Managing baby and children’s scars
How is a scar formed?
The healing process can take anywhere from a few days to a few months, depending on the severity of the injury and the care provided. Don’t worry though, whether a chickenpox mark or an injury, children heal remarkably well thanks to their amazing cell renewal process.
If it’s a minor injury, the epidermis (the skin’s top layer) will be affected. A new layer of skin will form to recover the damaged skin and after a few weeks, it will look exactly the same again.
If it’s a deeper wound, then it reaches the skin’s dermis (mid-layer) and can leave a definitive mark behind because the dermis has no elasticity. In this case, you will need to go and see a doctor.
Healing takes place in different steps:
The scar is initially pink or red
It then becomes white or disappears entirely
A very recent mark can also turn brown if exposed to the sun
Golden rules for treating and reducing scars
There are some simple things you can do to help minimise your child’s scar’s appearance:
- Clean and disinfect the wound before the scar forms, to prevent bacteria and microbes from entering the skin. If the wound is on baby’s hands (used to manipulate just about everything) make sure you renew this operation very frequently.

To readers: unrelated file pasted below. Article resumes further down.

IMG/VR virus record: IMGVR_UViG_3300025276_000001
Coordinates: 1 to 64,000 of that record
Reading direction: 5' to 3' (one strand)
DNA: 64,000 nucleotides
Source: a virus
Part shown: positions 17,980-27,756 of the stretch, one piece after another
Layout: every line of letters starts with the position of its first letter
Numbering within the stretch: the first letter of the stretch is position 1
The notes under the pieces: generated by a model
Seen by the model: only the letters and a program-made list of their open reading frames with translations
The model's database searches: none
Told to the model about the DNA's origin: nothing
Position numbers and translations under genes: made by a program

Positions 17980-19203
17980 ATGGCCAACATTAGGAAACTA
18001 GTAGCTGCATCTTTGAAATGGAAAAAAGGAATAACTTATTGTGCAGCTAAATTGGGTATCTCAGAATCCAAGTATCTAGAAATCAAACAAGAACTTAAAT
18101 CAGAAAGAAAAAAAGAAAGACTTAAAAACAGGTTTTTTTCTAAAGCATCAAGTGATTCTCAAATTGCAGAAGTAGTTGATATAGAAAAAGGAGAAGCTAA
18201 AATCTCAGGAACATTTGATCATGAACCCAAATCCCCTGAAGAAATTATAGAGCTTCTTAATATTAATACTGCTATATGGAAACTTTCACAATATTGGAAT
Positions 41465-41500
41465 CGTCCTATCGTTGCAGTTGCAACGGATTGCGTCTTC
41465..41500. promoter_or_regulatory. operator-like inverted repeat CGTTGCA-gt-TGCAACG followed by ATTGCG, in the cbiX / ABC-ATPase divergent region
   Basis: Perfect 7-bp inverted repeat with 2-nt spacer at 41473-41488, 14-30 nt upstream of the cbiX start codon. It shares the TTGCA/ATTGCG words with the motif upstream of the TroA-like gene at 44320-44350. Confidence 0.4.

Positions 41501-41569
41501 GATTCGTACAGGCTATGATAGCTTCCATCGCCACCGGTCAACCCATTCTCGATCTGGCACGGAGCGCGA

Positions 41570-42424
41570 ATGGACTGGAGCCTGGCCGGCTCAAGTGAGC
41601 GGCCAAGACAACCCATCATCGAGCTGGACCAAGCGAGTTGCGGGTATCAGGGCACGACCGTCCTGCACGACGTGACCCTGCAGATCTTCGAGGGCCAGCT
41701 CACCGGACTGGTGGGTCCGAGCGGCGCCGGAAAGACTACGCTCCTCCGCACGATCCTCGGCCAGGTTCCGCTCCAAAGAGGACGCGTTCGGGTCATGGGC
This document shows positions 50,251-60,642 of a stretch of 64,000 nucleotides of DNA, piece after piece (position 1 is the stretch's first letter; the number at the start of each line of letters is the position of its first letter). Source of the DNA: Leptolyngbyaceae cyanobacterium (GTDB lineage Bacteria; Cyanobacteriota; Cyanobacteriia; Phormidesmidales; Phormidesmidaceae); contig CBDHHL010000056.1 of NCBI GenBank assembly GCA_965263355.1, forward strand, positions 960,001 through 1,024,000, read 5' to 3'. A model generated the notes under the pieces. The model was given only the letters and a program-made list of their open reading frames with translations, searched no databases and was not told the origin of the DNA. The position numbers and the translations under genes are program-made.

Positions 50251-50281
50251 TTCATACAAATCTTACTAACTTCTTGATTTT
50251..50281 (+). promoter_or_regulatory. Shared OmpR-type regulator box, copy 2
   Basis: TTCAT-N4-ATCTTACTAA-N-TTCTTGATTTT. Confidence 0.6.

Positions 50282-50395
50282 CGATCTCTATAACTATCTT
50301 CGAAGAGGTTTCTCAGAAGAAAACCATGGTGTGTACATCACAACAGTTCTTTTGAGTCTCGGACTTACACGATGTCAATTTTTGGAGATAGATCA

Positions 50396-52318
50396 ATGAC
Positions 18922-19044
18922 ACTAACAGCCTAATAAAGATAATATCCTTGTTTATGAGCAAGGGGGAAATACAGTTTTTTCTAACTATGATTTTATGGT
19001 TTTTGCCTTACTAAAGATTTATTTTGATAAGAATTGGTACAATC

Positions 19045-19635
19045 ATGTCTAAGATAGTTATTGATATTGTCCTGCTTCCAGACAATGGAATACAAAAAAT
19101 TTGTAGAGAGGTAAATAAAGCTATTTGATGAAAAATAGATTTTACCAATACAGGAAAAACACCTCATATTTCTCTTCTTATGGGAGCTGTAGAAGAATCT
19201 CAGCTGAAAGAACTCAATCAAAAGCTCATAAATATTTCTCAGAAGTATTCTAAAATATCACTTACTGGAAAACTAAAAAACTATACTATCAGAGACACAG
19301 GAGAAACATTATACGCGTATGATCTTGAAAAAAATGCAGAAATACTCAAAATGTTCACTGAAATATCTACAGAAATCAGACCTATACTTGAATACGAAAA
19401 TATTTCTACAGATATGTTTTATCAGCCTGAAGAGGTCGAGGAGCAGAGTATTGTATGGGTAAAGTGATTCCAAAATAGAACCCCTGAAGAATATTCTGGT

- Cover or wrap the wound with a cute bandage to protect it
- Make sure you keep the scar clean
- Apply a recovery cream when the skin is no longer raw and the wound is closed
- Massage gently in circles to soften the area
- Avoid any tight clothes that would rub against the scar
- Cut baby’s nails to make sure he/she doesn’t damage the forming crust
- Protect the scar from the sun
- If it’s still pink or red, cover it entirely with a bandage
- If it’s white (older) apply an SFP 50+ sunscreen